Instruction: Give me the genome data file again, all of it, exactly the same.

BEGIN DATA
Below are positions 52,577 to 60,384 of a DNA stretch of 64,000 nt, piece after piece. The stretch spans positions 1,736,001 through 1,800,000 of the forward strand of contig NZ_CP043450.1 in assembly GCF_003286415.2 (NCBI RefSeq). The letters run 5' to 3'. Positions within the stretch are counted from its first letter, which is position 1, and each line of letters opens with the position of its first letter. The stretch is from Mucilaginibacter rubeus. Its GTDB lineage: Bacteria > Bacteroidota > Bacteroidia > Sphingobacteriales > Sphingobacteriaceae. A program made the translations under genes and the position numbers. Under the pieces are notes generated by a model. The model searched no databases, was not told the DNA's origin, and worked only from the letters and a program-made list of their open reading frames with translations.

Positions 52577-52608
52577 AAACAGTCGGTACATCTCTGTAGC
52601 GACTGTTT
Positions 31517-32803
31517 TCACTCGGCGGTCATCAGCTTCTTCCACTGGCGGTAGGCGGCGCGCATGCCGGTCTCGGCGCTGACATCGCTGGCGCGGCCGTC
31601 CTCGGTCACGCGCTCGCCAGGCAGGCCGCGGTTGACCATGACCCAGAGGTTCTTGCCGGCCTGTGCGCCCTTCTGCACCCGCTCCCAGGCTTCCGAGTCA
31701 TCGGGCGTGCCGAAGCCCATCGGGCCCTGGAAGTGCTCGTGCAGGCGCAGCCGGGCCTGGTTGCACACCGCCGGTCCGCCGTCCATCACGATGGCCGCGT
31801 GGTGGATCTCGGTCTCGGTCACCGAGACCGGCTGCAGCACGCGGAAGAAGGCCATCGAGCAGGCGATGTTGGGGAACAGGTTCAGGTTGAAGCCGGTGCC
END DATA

Below are positions 52,577 to 60,384 of a DNA stretch of 64,000 nt, piece after piece. The stretch spans positions 1,736,001 through 1,800,000 of the forward strand of contig NZ_CP043450.1 in assembly GCF_003286415.2 (NCBI RefSeq). The letters run 5' to 3'. Positions within the stretch are counted from its first letter, which is position 1, and each line of letters opens with the position of its first letter. The stretch is from Mucilaginibacter rubeus. Its GTDB lineage: Bacteria > Bacteroidota > Bacteroidia > Sphingobacteriales > Sphingobacteriaceae. A program made the translations under genes and the position numbers. Under the pieces are notes generated by a model. The model searched no databases, was not told the DNA's origin, and worked only from the letters and a program-made list of their open reading frames with translations.

Positions 52577-52608
52577 AAACAGTCGGTACATCTCTGTAGC
52601 GACTGTTT
Positions 31517-32803
31517 TCACTCGGCGGTCATCAGCTTCTTCCACTGGCGGTAGGCGGCGCGCATGCCGGTCTCGGCGCTGACATCGCTGGCGCGGCCGTC
31601 CTCGGTCACGCGCTCGCCAGGCAGGCCGCGGTTGACCATGACCCAGAGGTTCTTGCCGGCCTGTGCGCCCTTCTGCACCCGCTCCCAGGCTTCCGAGTCA
31701 TCGGGCGTGCCGAAGCCCATCGGGCCCTGGAAGTGCTCGTGCAGGCGCAGCCGGGCCTGGTTGCACACCGCCGGTCCGCCGTCCATCACGATGGCCGCGT
31801 GGTGGATCTCGGTCTCGGTCACCGAGACCGGCTGCAGCACGCGGAAGAAGGCCATCGAGCAGGCGATGTTGGGGAACAGGTTCAGGTTGAAGCCGGTGCC